Mustard Sky by Brenda Birenbaum
You stumble into the room (insert time of day, description). Daylight intrudes through a window the length of the back wall, hazy mustard sky and odor of sulfur are barging in. You step back, or pause, or something to do with halted movement (insert place). You’re in the doorway, peering in (reverse angle). Could be a hospital room, a jail cell, a tomb—beds, cribs, caskets, things to lie in. A fuzzy figure is fluffing up pillows or spreading her legs or wielding a gun (insert job title, social status, probably not IQ). You drag yourself forward, you’re looking for the phone book (seriously?) where your voice is buried. You know it’s blank, lines in the sand, lapping waves, all gone. The far wall, the one with the yellow window, collapses onto the parking lot several stories below, taking the floors with it, breaking up the asphalt, rushing like a mudslide down the hillside, sweeping on the way cars and coffins and door frames and— (insert new time, place).
You’re in the ocean (the ocean doesn’t need description), flailing limbs (phew, you still have four), eyes sting, salt in your lungs. Acid-spitting flying machines swoosh overhead, cutting up the thick air into uneven portions. You can’t tell if you got dropped into the roiling waves, shot over the bluff with the mud, or drifted in gently, like an unwitting visitor from outer space. You’re swallowing water, cement shoes pulling you down. Glimpses of mustard clouds come and go, shrieks (seagulls, probably) bob in and out of liquid hum, a jumbo jet (seriously?) crashes nearby, blowing a huge foamy mushroom into the murky atmosphere. It’s quiet underwater, shafts of soft light are doing a dozy dance, air bubbles float up, pooh-poohing the whole absurd notion of gravity. No need to lie down or go into that room—(insert old time, place).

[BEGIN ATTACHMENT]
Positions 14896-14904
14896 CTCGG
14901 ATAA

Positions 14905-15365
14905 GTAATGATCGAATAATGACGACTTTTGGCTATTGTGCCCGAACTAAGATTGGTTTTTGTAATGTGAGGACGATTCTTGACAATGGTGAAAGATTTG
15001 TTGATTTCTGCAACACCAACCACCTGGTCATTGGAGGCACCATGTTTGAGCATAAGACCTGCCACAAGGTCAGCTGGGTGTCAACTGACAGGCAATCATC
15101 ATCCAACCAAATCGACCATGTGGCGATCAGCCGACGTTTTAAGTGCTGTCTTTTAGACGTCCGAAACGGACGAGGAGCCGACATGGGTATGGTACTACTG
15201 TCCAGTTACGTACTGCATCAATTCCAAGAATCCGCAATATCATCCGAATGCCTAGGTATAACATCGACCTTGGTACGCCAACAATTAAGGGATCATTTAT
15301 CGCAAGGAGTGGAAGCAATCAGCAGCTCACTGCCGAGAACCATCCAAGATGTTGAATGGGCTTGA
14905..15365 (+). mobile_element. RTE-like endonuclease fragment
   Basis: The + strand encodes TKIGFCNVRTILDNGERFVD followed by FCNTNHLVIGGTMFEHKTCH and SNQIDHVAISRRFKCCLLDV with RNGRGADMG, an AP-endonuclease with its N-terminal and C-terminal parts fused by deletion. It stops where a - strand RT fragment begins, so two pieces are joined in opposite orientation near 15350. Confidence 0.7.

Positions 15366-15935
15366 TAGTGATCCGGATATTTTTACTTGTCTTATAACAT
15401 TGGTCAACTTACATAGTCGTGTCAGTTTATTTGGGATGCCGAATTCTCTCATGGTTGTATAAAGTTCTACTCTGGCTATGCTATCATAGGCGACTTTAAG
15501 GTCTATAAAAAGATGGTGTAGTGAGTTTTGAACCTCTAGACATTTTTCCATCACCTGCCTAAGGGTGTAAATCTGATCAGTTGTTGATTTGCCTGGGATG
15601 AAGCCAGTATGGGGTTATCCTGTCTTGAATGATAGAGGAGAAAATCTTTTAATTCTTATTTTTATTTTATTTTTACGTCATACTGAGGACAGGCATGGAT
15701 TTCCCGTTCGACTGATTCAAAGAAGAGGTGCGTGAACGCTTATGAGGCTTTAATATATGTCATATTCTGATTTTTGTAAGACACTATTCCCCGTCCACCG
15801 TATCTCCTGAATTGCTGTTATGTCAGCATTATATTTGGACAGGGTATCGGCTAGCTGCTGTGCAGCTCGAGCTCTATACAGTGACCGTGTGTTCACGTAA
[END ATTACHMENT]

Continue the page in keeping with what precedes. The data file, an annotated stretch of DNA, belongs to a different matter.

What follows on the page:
Okay. Just step back, save the damp footprints for the boulders and the sand. You’ve got your mobility, your ambulatory facility—kept those throughout the whole sordid affair, haven’t you? You’re in the broken entrance, gazing past the shifting floor, the gaping wall (reverse angle). Could be a tripwire, barbwire, a runway cluttered with stop signs flapping and rattling and groaning in the ferocious wind. Flying isn’t allowed, never even mind the sulfur sky (insert new time, stretch old time). Start over (in alphabetical order). Breathe in. Close your eyes. Drown. Glide. Laugh? Time is up and there’s no place to insert. You—
Brenda Birenbaum writes things (always with something in parenthesis). She’s fuzzy about what comes next in her bio or the bigger scheme of things. Find her @brbirenbaum